I have heard that during the telecast of the G.I. Joe TV series, advertisements pertaining to the G.I. Joe action figures were disallowed because it was assumed that viewers were too stupid to differentiate between the series and the figures.

Is there any proof for this claim?

  • 1
    I can say that it is false at least in the 80's. That or our local channel was breaking the law. But who knows? Because knowing is half the battle! GO JOE!
    – Chad
    Dec 29, 2011 at 19:09

1 Answer 1


Not during the 80s and G.I. Joe but the show and others like it were part of the reason that broadcast rules were changed. In 1990 the government passed the Children's Television Act. The entirety of it can be read here: http://thomas.loc.gov/cgi-bin/bdquery/z?d101:HR01677:@@@L&summ2=m&

Besides setting rules for local TV stations on how many hours of Educational children's programming they must show each week, the act also limits the amount of commercials on children's TV and the type of commercials that can be shown. Much of this was done in response to studies such as this one http://onlinelibrary.wiley.com/doi/10.1111/j.1540-4560.1991.tb01811.x/abstract According to the abstract the study shows that young children, under ages 7-8, are not able to differentiate between the commercials persuasive intent to sell them something and the show they are watching. This is especially true in cases where the TV show is based on a toy line such as G.I. Joe, Thundercats, Rainbow Brite, etc. which had advertisements for the toy product during the show. The FCC still enforces this rule as seen here where they fined a TV station for showing an Eggo commercial during Pokemon because the Eggos in question featured an image of Pikachu. http://arstechnica.com/tech-policy/news/2008/03/fcc-fends-off-fleeting-pokemon-attack.ars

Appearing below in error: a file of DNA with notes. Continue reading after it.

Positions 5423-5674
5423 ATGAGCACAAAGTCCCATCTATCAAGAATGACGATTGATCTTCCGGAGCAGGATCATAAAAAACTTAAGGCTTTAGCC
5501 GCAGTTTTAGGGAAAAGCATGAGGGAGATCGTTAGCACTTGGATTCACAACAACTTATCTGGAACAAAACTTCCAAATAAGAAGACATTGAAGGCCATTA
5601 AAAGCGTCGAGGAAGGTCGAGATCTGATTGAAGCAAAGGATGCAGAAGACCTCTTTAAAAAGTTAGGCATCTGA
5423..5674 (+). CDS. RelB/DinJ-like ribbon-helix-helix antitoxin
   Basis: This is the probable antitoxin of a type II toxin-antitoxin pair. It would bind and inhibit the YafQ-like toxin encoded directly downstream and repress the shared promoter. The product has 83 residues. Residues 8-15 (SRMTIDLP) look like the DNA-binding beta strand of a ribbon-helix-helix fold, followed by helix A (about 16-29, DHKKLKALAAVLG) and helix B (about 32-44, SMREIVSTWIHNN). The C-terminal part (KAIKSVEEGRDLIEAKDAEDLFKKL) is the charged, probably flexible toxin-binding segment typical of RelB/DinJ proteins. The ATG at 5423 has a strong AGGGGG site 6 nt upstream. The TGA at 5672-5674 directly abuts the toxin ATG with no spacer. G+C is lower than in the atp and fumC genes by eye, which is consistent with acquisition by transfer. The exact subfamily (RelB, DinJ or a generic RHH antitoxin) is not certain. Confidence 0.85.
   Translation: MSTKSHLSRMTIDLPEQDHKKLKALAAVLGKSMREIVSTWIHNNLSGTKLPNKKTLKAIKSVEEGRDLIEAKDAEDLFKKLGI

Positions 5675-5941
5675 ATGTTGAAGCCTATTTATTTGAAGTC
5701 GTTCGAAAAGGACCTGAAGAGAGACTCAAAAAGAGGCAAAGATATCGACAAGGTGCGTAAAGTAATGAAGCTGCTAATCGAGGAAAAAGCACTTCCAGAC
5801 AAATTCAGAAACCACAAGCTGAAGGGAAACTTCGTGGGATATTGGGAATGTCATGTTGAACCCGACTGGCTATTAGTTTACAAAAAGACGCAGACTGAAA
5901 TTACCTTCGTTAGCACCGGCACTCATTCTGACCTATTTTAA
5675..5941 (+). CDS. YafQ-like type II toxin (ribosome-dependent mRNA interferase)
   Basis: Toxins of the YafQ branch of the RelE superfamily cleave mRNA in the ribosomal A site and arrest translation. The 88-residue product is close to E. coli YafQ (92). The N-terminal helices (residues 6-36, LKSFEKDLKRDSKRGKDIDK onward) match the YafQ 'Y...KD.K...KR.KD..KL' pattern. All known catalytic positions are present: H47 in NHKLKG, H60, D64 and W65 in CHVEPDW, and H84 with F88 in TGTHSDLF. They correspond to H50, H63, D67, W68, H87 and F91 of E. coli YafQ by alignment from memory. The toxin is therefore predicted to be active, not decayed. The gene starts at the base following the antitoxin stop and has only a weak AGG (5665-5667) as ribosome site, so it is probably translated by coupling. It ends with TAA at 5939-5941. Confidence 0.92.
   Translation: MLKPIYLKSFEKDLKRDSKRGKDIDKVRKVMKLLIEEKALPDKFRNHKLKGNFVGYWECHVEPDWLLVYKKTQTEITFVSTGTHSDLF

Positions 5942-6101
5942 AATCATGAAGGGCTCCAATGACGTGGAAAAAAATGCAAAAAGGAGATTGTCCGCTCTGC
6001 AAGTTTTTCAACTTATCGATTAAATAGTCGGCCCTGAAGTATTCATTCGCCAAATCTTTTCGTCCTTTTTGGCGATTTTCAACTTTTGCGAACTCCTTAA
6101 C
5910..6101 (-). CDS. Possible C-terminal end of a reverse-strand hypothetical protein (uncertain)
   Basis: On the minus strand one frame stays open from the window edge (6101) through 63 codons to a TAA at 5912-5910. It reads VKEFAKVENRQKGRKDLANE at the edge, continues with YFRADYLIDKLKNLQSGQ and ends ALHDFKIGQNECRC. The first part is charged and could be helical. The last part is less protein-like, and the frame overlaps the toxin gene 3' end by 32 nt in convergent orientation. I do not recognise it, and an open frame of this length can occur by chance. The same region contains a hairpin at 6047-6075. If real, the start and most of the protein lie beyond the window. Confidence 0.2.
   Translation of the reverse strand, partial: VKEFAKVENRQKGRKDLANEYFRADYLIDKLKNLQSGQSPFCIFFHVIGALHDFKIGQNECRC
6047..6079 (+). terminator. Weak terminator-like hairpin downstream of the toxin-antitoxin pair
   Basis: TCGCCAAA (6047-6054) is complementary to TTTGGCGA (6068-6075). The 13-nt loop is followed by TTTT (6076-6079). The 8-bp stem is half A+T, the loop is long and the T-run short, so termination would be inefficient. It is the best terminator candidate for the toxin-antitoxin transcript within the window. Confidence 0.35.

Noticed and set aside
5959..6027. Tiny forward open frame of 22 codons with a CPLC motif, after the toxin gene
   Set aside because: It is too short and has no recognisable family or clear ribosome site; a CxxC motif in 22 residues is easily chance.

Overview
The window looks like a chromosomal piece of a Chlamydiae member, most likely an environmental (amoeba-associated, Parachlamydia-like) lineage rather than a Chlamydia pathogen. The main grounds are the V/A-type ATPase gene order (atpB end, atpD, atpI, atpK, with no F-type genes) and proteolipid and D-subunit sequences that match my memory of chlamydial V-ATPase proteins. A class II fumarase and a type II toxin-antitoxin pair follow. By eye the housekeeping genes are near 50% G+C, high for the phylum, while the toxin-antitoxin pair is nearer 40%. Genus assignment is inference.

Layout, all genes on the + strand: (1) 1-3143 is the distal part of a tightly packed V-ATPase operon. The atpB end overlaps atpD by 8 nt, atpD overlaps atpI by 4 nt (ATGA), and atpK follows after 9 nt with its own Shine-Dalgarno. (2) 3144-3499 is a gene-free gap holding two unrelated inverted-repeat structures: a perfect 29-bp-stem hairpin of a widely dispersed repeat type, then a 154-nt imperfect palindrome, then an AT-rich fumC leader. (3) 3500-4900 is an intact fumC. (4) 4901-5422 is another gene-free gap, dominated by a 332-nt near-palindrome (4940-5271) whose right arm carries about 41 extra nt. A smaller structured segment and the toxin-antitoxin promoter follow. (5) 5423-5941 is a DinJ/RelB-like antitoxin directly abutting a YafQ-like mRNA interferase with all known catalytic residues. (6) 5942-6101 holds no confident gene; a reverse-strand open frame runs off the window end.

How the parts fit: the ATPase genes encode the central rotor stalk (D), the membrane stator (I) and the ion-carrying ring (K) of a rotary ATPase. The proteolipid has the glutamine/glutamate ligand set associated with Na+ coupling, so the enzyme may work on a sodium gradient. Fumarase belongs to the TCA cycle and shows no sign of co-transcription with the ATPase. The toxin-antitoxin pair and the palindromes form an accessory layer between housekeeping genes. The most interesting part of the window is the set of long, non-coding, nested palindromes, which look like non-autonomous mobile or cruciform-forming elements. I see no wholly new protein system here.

The article also explains the Children's Television Act in plain language.

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